The Wrentit is part of an Old World family known as Babblers (Family Timaliidae), and it is the only species of this family in North America. It is a plain, brownish-gray bird with a long, rounded tail that is often cocked. It has a short, slightly curved bill and a lightly streaked breast. Males and females, as well as adults and juveniles, look alike.

It prefers to stay hidden in the cover of shrubs and thickets, so it is more often heard than seen. Here is the description of their song by All About Birds: “Wrentits sing a distinctive song reminiscent of a ball bouncing that lasts for about 4 seconds. In males this starts out as 3 to 5 pits followed by an accelerating trill; the ball bounces away. Females also sing but they catch the ball and sing only 3 to 14 pits without the accelerating trill. Both sexes sing at all hours of the day, all year long, although they are more vocal within the first hour after sunrise and early in the breeding season.” Click here to listen on All About Birds.

Breeding season is here, and many birds are beginning to establish territory and trying to attract a partner, both of which Wrentits most likely have already accomplished.

First, “Wrentits may pair up as early as 30 to 40 days old, and they stay with that mate for the rest of their life (All About Birds).”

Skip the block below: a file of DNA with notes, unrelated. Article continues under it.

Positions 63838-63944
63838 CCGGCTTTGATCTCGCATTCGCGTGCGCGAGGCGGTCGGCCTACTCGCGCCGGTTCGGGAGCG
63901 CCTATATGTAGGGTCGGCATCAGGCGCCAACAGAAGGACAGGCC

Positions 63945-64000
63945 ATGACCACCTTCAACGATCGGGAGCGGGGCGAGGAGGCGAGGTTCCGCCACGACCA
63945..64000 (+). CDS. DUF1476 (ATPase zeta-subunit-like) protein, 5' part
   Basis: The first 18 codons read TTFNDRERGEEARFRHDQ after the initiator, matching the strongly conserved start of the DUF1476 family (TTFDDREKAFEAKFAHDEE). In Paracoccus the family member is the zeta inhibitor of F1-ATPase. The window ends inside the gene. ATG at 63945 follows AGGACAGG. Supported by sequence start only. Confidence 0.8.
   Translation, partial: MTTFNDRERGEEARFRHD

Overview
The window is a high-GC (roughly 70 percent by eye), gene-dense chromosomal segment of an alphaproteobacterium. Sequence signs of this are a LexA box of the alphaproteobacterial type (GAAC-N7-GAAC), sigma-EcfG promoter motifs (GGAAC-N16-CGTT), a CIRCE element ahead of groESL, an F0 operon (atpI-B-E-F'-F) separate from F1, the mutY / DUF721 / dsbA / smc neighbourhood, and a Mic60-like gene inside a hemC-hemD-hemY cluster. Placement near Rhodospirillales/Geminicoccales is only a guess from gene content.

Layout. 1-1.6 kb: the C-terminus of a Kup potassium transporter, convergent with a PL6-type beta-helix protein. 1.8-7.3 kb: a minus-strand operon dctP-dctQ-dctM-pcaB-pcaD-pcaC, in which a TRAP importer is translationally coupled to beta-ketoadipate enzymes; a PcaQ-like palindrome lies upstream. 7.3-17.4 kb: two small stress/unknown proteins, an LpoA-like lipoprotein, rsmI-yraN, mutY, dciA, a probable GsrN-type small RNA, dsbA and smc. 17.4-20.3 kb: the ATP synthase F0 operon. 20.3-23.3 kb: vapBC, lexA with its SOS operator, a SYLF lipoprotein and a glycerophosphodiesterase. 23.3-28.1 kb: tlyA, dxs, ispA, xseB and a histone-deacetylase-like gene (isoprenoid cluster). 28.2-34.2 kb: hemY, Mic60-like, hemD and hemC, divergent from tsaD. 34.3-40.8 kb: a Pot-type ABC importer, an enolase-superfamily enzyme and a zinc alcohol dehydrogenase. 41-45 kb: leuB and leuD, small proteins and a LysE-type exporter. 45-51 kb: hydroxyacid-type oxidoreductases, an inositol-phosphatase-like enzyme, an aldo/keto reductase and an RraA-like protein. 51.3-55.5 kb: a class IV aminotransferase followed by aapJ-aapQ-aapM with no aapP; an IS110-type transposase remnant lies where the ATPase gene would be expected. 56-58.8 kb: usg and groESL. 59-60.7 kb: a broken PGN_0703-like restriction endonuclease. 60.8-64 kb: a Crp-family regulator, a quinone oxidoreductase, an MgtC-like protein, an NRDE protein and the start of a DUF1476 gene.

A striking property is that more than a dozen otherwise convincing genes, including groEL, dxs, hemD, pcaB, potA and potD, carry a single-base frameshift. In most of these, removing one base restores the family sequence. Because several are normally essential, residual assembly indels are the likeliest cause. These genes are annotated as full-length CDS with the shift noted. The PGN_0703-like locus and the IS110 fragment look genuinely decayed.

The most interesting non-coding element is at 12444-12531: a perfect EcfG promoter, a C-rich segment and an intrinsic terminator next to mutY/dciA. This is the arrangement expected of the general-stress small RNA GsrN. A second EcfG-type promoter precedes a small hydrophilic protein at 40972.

Second, once a pair establishes a territory, they defend it year-round and rarely leave. In fact, “Wrentits are homebodies and may be the most sedentary bird species in North America. They rarely travel more than 1,300 feet from where they were born (All About Birds).” The pair I see are usually roaming around the wetlands or on the adjacent hillside in the vicinity of the incense cedar exhibit.

Nature is an inexhaustible source of wonder. I look forward to seeing you out there.

See more of Bryan’s work here.


Ehrlich, Paul R., et al. The Birder’s Handbook: A Field Guide to the Natural History of North American Birds: Including All Species That Regularly Breed North of Mexico. Simon & Schuster, 1988.

Peterson, Roger Tory, et al. Peterson Field Guide to Birds of Western North America. 4th ed, Houghton Mifflin Harcourt, 2010.

Sibley, David, et al. The Sibley Guide to Bird Life & Behavior. 1st ed, Alfred A. Knopf, 2001.

Wrentit Overview, All About Birds, Cornell Lab of Ornithology. Accessed 15 Mar. 2023.